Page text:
The technology solutions used by campuses are largely niche software designed to fortify and reinforce the already hugely isolated administrative silos. Campuses are bureaucracies. Each department—whether it is academic, registrar, advising, career counseling, student services, student success, food service, housing—are separate fiefdoms. Each has its own technology or data systems. There are few solutions that can bridge these gaps for students, or provide feedback from the students to the multiple campus departments.
Missouri Western State University was looking for a way to more deeply engage with their students in real time.
“From my experience, most retention solutions employ more of a big data approach, analyzing years of institutional data to build predictive models for each student. While I definitely see the benefit of that method,” says Dr. Paul Orscheln, Associate Vice President, Enrollment Management and Retention at Missouri Western State University.
“I believe assessing a student’s risk levels in real-time and directly involving them in the conversation is a much more personal and relevant way to identify what exactly they are struggling with right now, and to provide immediate interventions.”
Spyware Versus Student Dialogue
For most modern, non-education, solutions on the web and in apps, the user is in a front row seat. Whereas, the technology and data solutions on campus are simply the outgrowth of early technology or even paper and pen systems that belong to each office or department. Examples: The Registrar’s Office (now the student information system, SIS), the classroom and program schedule, assignments and grades (now the learning management system, LMS), and academic advising and career counseling (now in customer relationship management solutions, CRM) are large-scale solutions, not oriented to the student. These systems are not about dialogue, they are central campus control systems.
To get a picture of what is happening with student success monitoring, there is a class of student success solutions that sits on top of the already cumbersome academic tech silos. The student success office does not really cut across the campus functions to get directly to students. Rather, it draws from the student information (SIS) and learning management solutions (LMS) and simply reports on classroom attendance, grades, and academic engagement indicators.
“Those solutions are largely focused on grades, assignments and attendance and not the non-cognitive dimensions of student life,” says Claudia Recchi.
A more radical interpretation would look at student success solutions as a form of institutional spyware that picks up the student data trail and reports it to faculty and administrators and then creates a range of nudges, dashboards, and warnings for students. This is not a back-and-forth with each individual student that would give those students a sense of belonging, and the campus direct knowledge of students’ needs.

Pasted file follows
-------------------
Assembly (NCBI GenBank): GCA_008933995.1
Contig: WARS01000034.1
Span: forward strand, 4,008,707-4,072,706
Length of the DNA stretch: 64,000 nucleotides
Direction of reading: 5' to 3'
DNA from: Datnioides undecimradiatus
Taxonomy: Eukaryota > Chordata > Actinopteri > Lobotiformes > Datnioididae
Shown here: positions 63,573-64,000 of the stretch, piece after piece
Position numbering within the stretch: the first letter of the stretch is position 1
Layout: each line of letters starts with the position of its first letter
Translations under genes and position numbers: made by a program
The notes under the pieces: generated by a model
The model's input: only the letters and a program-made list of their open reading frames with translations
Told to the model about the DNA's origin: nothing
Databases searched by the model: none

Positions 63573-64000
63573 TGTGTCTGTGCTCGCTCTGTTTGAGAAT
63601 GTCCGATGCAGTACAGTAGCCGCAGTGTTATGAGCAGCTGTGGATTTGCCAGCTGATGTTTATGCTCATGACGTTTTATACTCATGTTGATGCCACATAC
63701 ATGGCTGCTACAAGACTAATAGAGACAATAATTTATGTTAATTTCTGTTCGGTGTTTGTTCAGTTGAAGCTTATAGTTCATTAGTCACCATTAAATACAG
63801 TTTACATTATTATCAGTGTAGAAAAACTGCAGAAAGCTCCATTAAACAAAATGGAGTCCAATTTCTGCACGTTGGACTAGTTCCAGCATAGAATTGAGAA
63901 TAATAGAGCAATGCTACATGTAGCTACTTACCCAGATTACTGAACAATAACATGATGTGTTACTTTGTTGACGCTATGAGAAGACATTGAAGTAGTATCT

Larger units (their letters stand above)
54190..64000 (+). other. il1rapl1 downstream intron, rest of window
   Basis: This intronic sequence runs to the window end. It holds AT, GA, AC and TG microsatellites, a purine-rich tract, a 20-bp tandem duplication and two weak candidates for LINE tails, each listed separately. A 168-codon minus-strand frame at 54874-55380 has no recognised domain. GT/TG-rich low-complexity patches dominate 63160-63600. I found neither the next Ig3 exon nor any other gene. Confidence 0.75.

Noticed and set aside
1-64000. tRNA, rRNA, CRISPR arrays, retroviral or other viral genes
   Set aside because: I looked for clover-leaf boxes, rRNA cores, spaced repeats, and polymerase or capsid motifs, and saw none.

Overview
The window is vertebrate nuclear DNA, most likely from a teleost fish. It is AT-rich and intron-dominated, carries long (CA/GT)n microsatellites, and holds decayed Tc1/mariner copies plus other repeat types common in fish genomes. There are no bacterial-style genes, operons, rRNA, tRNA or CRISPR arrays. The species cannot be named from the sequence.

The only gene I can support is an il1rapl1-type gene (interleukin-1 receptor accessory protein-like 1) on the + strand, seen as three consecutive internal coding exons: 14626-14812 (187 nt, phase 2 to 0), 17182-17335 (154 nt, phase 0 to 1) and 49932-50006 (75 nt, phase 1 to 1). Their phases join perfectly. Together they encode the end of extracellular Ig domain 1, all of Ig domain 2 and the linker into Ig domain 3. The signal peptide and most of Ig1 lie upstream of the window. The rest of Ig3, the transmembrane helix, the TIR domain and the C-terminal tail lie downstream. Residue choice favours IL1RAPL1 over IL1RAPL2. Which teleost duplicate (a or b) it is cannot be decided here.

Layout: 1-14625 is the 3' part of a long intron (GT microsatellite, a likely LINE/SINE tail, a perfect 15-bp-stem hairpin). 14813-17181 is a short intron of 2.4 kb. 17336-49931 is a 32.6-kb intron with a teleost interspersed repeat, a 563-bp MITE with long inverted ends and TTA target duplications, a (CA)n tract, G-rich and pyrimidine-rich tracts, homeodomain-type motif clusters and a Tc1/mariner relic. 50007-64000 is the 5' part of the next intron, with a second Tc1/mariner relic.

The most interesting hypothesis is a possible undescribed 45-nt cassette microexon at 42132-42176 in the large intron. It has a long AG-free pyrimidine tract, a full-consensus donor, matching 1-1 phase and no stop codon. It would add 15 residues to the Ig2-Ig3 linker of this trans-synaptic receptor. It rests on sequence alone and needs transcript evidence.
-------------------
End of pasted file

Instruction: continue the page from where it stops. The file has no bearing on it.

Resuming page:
It is data analysis minus the actual student interaction – student at a distance.
Verifying the Approach
Education technologies come and go. Some stay longer. Few are rooted in research.
“Before we had our own data to analyze we had to look at existing student success and retention research to really understand which areas to ask students questions on,” says Carolina. “We had to research which questions are most predictive of student success and retention, and what micro barriers impact a student’s ability to succeed.”
They turned a veteran researcher. One look at Vincent Tinto’s Google Scholar page will convince the most jaded of a serious academic who has spent a long career deeply analyzing persistence and retention and the drivers that make students stay or go. While Claudia and Carolina were perfecting their Chatbot’s algorithms, Carolina wanted to square what they were doing in technology with an expert who knew the behavioral data.
Tinto agreed to meet and confirmed that their Chatbot could be a “sustainable and scalable way to hear the voices of the students.”
The first campuses using EdSights like what they are seeing. Missouri Western State discusses their experience in a recent Edsights’ Case Study.
“Having access to the EdSights data allowed our University Experience program to rapidly identify students who were struggling to connect to the University. Once identified we were able to reach out to those students on a personal level from a variety of directions,” says Dr. Mike Ducey Chair, First Year Experience.
What’s in a Name
Everyone agrees, personalization is what is needed on campus, at every level. Of course, the campus can name their Edsights’ Chatbot, hold a naming contest, or simply go with their campus mascot.
Look out for Dom the Eagle, WOWzer the Wildcat, Boomer the Bulldog, Bobby the Bearcat and Gus the Gorilla or whatever Chatbot might show up on a campus near you.
About the author
Gordon Freedman is President of the National Laboratory for Education Transformation (www.NLET.org), a California-based 501(c)(3) non-profit committed to transforming 20th century education into 21st century learning and workforce development. Freedman also manages Knowledge Base, LLC, a consulting firm established in 1998 to provide services to institutions, publishers and education technology companies. Freedman formerly served as Vice President Global Education Strategy, Blackboard Inc, during its growth from 100 million dollar in annual revenue to an exit at 1.4 billion dollars. During his tenure, Freedman traveled to 19 countries examining learning models and policy strategies, launched the Blackboard Institute and provided thought leadership for the company globally.
Click here for an interview with Dr. Paul Orscheln, Associate Vice President, Enrollment Management and Retention at Missouri Western State University.
Click here for interview with Edsights’ CEO & co-founder Claudia Recchi.